The Truth and Life of Myth: A Robert Duncan Symposium
“Robert Duncan and the Invention of Childhood.”
in conversation with Joseph Donahue and Peter O’Leary
Faith Barrett & Karl Gartung
“In Words War: Writing through the Duncan-Levertov Correspondence”
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Three or so years ago, we (Faith Barrett & Karl Gartung) thought to write a play from the Duncan/Levertov correspondence. When that failed we, nevertheless, continued in this collaboration. A correspondence is a kind of collaboration, and to that extent, we wished to correspond, to co-respond. In a conversation, a dialogue, what is said is not really said by the one or the other, but what is between them. “Let’s keep it between us,” the song says. Keep love and language and passion and disagreement. The hope always is to lessen the “small distances” which divide us, which divided them. In the case of Duncan and Levertov, what divided them was not so much, really.
It is amazing, really, to see her first criticism of his political stance in “Earth’s Winter Song” (Letter 363) mirrored in his withering attack on her war poetry in the late stages of their debate over response(s) to the Vietnam War. The difference seems to come down to her public participation and endorsement of the antiwar political movement versus his adherence to individual anarchist and aesthetic principles. But even here the differences did not really hold. He also took part in antiwar readings, etc. In this we do not look to agree or to disagree. That we do or not seems beside the point. We, of course, were drawn, considering the present state of war, to their controversy, that tragedy.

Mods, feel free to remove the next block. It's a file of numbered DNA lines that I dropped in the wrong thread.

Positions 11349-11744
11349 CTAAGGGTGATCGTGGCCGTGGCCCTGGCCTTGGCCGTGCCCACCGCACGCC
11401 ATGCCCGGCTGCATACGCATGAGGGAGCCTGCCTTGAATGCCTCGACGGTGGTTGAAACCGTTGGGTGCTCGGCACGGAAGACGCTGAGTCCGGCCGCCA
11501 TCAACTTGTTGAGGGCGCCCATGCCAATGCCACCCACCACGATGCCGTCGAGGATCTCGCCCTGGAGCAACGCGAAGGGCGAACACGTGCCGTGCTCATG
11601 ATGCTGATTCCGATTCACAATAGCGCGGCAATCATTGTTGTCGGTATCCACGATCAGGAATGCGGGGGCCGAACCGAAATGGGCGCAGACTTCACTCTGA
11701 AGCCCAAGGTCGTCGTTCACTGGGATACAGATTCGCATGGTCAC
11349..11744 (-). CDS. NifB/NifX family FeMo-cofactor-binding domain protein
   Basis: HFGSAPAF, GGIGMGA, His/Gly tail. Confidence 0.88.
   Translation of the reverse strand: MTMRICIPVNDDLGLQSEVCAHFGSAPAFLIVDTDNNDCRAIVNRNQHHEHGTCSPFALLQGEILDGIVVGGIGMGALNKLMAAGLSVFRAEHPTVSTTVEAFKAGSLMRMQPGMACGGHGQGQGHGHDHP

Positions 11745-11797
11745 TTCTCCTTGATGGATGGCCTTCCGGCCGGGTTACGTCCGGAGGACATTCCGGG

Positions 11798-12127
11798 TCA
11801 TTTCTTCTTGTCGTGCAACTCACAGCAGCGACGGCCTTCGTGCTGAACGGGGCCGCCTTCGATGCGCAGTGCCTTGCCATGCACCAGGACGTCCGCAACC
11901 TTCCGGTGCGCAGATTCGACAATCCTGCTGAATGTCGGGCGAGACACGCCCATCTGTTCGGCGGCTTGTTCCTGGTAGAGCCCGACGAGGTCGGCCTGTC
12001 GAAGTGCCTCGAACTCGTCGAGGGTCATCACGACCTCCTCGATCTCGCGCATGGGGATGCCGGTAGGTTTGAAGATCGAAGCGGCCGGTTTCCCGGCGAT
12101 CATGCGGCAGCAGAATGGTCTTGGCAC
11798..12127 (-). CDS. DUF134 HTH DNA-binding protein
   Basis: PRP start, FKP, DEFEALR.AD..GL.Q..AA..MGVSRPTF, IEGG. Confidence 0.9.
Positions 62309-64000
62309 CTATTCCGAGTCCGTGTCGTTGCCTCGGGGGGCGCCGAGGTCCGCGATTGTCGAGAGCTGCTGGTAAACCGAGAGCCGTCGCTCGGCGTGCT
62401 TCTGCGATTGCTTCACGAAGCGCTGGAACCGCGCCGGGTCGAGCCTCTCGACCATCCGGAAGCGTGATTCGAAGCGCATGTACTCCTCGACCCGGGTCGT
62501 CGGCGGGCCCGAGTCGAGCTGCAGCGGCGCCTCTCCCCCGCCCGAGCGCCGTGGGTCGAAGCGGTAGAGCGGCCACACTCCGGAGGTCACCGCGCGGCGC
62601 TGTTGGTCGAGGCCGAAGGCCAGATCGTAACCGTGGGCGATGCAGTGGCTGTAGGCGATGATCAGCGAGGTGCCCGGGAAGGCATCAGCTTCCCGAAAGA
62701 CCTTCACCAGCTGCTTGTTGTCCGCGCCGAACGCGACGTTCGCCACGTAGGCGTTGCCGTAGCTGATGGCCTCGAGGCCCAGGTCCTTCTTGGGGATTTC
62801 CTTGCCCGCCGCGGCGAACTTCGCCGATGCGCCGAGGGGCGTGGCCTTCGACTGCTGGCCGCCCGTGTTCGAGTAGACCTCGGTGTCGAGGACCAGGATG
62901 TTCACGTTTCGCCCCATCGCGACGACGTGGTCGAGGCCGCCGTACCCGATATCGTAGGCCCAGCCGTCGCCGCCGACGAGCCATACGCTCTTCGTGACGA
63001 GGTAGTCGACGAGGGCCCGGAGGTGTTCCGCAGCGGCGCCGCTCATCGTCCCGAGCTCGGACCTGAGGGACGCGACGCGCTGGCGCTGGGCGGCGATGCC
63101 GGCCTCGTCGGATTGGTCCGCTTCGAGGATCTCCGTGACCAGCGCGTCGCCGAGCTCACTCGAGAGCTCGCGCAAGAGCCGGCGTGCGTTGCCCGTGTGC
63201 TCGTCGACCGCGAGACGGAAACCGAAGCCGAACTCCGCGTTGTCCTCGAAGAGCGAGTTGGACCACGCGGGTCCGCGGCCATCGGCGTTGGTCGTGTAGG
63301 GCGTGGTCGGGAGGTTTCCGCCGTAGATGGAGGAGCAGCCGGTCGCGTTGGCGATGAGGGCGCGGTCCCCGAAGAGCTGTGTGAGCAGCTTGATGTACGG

Watching, as if from a corner, or under a table, as parents fight, crockery is broken.
Those we love, those we do necessarily love.
Collaborating, it’s not an argument we’re making but an argument that is made.
“Duncan Etude – Truth and Life of a Potential Poetry”
Starting with the first line of Duncan’s essay – “Myth is the story told of what cannot be told” – I argue that Duncan’s discussion of “myth” is really a discussion of the potential state of poetry (which, following Agamben, is simultaneously a state of “impotentiality”). I draw this out towards a reading of Duncan’s poetics (and politics) of incompletion in the PASSAGES poems, and intersect this discussion with reflections upon my own efforts to write a poetry of (im)potentiality in “The Barricades Project.”
“Like Capricorn: Robert Duncan and the Poetics of the Vertical”
That concern would be what I’m thinking of as a post-Duncan ascensional poetics, looking at the whole realm of the vertical, of flight, of out of the body travel, of all that is associated with that most ancient and most discredited area of poetry, rising upward.
“The Adoption of Influence: Robert Duncan, Derivation and the Writing Woman”